30 October 2017

The New NBA Timeout Rule and Horse Racing

If the customer doesn't like something, businesses usually do something about it, if they can. The NBA is a perfect example of looking to satisfy customers, though sometimes they are slow to react, but nowhere nearly as slow as horse racing.

I remember the ABA. Besides being known for their psychedelic fake basketball and the great Dr. J, they were way ahead of the curve as they introduced the 3 point basket in 1967 when their league formed (It was actually introduced by the very short live ABL in 1961). The rule made a lot of sense, giving a team the ability to make a long dramatic shot to win or tie a close game, and even as a teenager, I thought that when the ABA merged with the NBA, the three point shot would be part of the merger. It took another 4 years for the NBA to bring that extra bit of excitement to their league, but the point is that they did it.

Lately we've seen quite a few tweaks from speeding up the game to taking away plays that exploited the rules (like the Hack-A-Shaq tweak that came into effect a year ago). They still have to figure out how to handle the three point foul lean in, but that is tough nut to crack, but they'll get to it, because customers don't like it.

The last two minutes of the game were starting to get infuriating. Way too many timeouts were being called. I believe it got progressively worse the past few years. In a close game, there was pretty much a timeout every time the ball changed hands. It almost became a gimme that a timeout would be called after a made basket. From a customer's perspective there was no flow, it took up to a half hour to watch 2 minutes, and that meant way too many commercials as well.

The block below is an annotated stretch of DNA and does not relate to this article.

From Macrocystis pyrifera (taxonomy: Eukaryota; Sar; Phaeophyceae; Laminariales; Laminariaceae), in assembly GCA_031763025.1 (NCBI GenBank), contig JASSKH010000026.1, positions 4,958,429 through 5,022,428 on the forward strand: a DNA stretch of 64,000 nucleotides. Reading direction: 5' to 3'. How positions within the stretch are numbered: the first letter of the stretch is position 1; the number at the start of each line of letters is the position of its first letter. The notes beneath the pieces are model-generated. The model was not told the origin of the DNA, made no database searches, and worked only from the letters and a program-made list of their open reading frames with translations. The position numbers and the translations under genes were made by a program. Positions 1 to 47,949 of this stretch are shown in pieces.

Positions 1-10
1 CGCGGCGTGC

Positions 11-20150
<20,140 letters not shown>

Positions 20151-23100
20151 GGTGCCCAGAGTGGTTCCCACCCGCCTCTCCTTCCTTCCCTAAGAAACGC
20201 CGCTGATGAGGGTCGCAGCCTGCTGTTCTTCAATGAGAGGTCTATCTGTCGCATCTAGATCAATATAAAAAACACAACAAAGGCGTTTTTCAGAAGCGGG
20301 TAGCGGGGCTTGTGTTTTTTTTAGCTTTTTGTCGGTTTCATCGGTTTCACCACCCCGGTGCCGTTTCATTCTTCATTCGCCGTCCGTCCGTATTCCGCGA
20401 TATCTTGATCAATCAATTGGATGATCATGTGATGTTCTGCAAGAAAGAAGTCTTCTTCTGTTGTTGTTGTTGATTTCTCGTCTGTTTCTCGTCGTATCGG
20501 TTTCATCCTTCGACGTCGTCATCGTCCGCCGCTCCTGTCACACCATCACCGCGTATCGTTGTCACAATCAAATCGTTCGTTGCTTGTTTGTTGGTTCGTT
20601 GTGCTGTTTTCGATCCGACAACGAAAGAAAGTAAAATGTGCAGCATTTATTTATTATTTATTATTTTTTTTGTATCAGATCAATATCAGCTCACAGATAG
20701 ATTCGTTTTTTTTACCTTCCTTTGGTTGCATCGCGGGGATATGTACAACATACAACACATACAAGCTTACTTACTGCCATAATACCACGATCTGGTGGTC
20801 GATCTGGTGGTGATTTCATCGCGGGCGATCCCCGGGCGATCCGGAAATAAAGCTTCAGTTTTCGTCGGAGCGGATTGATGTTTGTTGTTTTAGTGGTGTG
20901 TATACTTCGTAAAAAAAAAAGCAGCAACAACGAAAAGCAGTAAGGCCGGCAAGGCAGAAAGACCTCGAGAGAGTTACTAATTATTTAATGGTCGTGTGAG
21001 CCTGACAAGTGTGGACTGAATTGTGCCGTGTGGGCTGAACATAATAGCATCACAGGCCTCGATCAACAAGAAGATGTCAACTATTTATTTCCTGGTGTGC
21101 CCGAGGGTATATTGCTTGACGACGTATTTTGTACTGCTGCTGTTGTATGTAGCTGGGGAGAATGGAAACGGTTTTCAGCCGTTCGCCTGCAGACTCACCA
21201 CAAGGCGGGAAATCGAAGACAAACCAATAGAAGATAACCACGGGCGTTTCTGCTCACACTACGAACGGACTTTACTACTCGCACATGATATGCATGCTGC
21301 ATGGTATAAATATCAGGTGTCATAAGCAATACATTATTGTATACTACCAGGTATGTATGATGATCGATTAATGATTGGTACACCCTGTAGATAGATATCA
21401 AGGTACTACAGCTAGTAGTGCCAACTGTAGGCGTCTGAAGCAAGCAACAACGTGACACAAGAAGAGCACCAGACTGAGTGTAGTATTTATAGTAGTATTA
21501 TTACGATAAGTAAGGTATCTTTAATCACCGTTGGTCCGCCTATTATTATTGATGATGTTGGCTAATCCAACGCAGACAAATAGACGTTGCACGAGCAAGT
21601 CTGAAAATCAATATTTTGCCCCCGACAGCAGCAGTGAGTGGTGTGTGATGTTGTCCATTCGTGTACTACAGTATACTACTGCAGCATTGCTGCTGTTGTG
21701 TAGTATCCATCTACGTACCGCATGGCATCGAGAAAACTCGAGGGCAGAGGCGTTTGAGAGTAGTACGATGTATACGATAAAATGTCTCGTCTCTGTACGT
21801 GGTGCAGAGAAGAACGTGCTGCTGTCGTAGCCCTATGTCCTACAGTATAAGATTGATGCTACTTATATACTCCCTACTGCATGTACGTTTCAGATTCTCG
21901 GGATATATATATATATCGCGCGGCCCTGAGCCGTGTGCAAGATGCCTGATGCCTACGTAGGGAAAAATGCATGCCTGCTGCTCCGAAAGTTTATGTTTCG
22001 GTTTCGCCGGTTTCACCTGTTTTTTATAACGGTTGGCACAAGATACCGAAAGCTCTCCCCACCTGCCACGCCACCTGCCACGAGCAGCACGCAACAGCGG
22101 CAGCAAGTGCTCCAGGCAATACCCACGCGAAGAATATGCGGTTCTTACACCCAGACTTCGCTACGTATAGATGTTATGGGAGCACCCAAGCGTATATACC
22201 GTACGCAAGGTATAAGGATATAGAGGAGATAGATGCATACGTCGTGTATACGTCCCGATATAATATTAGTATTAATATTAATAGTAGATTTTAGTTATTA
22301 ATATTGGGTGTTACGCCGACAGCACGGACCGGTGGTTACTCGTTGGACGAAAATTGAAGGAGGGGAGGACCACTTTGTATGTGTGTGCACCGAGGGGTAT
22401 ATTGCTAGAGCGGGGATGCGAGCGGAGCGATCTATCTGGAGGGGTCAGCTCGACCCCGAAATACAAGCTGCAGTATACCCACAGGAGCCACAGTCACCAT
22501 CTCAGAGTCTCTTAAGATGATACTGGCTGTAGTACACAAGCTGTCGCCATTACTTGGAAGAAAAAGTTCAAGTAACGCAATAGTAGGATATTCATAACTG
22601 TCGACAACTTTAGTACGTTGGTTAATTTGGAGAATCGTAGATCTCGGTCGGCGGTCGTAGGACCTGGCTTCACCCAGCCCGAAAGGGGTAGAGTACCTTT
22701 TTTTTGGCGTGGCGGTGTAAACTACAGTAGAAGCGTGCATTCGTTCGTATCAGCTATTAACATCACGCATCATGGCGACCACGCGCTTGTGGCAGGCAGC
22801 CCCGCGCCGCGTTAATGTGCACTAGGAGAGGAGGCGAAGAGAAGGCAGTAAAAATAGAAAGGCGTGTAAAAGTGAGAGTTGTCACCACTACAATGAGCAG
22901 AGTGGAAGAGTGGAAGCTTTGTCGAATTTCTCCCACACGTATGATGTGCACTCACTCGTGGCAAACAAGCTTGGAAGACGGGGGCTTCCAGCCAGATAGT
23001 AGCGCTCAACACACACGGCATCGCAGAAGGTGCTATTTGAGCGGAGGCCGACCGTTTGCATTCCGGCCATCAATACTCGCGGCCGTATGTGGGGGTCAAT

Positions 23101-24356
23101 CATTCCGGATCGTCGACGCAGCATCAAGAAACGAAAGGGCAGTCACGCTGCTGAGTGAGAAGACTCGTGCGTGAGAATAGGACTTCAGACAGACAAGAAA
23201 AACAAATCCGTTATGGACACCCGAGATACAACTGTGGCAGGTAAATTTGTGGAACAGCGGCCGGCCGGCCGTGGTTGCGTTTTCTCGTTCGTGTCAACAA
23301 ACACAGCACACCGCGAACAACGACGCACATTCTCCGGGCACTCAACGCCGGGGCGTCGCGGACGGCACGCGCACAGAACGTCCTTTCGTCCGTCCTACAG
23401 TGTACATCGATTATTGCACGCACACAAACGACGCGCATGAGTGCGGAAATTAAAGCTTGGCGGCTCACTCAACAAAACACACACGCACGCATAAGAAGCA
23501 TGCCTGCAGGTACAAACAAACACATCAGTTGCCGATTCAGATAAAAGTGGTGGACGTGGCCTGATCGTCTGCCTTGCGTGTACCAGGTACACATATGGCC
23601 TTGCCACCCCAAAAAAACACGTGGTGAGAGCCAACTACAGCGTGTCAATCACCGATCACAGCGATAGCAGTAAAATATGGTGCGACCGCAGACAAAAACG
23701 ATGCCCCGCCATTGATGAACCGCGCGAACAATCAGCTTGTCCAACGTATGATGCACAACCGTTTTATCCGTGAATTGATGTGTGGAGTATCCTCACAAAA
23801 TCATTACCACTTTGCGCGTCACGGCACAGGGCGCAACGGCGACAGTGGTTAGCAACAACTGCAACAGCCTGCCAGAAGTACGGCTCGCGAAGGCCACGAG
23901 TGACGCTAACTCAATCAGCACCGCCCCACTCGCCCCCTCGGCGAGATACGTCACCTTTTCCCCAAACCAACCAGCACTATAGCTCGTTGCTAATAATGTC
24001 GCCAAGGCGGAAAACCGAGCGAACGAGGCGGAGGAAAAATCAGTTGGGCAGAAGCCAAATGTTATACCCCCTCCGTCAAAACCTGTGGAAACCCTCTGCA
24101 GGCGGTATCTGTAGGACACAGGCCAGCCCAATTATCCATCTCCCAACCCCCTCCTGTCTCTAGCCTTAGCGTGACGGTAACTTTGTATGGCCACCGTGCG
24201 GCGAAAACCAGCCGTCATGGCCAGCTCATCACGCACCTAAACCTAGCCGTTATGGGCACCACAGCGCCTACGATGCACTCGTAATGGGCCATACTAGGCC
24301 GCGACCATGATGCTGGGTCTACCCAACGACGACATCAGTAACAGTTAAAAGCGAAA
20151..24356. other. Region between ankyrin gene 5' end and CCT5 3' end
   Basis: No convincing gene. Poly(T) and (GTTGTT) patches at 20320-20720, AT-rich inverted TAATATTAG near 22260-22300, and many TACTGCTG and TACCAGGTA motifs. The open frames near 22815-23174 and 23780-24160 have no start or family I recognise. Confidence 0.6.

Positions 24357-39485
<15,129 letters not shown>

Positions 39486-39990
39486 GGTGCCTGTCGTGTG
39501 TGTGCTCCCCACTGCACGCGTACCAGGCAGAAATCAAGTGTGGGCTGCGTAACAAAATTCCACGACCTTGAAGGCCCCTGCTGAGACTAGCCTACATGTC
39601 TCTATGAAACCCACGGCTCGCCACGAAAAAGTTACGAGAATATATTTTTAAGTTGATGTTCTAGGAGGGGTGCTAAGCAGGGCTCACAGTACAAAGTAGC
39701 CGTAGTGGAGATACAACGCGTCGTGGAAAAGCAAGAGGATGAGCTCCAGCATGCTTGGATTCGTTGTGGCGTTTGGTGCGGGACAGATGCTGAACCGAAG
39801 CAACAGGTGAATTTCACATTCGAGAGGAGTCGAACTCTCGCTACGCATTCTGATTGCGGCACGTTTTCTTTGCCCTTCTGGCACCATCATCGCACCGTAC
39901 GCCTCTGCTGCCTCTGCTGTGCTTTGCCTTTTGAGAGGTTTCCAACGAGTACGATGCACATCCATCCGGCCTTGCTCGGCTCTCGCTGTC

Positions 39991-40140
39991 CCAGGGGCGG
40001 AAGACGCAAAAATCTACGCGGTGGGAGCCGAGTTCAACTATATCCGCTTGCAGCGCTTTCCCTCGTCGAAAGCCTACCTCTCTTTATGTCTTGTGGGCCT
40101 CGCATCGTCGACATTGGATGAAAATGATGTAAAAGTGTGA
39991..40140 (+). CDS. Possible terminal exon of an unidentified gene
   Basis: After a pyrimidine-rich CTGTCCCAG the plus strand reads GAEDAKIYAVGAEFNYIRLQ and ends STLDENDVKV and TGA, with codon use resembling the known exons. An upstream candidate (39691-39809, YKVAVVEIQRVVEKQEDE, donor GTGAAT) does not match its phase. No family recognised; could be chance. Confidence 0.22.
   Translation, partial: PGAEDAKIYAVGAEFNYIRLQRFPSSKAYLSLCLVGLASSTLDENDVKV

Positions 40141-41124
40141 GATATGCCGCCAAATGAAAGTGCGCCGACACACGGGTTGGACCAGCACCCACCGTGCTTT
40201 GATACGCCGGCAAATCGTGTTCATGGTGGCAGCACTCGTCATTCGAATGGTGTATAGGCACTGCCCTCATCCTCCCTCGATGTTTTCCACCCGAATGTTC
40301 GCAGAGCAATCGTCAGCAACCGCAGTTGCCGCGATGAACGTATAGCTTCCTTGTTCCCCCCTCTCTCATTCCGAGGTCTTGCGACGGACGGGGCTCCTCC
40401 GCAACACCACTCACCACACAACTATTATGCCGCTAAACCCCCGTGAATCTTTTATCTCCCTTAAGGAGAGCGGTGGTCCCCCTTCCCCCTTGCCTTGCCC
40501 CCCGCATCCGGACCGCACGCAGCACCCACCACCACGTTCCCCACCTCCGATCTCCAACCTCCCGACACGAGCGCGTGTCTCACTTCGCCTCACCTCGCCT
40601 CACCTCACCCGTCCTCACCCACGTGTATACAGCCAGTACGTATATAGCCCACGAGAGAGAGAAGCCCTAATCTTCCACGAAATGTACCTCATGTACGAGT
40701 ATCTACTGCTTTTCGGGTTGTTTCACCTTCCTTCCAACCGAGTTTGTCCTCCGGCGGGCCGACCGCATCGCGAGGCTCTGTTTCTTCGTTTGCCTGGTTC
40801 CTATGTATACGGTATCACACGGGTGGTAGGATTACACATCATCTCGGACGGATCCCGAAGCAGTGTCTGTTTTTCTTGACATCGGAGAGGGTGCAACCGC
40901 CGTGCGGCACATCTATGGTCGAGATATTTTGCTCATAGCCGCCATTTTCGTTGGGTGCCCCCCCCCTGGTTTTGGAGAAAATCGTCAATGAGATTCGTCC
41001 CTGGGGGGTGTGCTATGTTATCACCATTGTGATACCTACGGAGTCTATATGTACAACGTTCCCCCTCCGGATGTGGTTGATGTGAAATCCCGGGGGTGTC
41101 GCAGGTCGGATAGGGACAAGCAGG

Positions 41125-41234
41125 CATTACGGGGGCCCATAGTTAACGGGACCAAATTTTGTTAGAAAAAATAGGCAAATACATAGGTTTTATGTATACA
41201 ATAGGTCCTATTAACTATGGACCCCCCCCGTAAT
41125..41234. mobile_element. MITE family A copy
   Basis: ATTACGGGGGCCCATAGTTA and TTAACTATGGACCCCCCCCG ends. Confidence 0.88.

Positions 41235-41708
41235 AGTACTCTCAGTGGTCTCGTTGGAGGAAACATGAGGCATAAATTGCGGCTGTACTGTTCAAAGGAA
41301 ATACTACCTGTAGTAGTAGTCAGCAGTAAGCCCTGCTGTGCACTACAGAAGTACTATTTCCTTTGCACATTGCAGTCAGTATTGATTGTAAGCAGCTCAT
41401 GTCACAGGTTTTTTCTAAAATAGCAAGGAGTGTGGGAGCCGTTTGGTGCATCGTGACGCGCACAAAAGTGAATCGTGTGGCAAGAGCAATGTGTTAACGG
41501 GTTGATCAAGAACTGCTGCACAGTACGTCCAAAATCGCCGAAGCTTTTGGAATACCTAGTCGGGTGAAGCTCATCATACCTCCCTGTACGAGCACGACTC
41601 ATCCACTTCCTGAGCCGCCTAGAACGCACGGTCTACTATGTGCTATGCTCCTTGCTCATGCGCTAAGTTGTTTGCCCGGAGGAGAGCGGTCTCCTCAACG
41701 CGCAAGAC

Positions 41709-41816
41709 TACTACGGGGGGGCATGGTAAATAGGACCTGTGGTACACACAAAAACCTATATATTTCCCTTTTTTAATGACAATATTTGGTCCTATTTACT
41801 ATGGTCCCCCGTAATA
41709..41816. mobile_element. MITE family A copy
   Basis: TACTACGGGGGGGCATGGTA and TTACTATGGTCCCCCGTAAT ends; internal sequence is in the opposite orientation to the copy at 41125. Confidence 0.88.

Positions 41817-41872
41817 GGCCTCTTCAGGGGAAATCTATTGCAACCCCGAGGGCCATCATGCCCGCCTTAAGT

It was not surprising that the NBA made the change this summer. Reducing the amount of timeouts that can be called in a game and limiting the amount of timeouts that can be called in the last two minutes and overtime.

This brings us to horse racing. The obvious parallel here is the notorious post time drag. This is a fairly new phenomenon, first it was only really noticed at one track, and somehow bean counter track executives from all over North America saw this as a money maker, and it really isn't. Horse racing, with falling handle (especially when taking inflation and a larger population into account) should be doing whatever they can do to not piss off their customers (By customers, I mean horseplayers, not horsemen, but that is another story).

There can't possibly be one bettor on this planet who enjoys post drag. And it really is unnecessary. NYRA, who seems to do things right relative to the industry as a whole, does not participate in post drag, and lately they've been bucking the trend when it comes to handle. Remember track execs, higher handle generally means there are more eyes on your racetrack.

If horseplayers know there is no post drag, they will bet earlier. And more importantly, they won't have another reason to be upset. From high takeout to super trainers and synthetic drugs and a few things in between, horse racing doesn't need to give their customers another reason to stop playing.

The problem is that horse racing does not have a commissioner to lay down the law and enforce things. They really need one. See WHAT MIGHT HAPPEN IF HORSE RACING HAD A COMMISSIONER

One final thing, thank you Michael Jordan for getting the NBA to go with longer baggy shorts in 1984.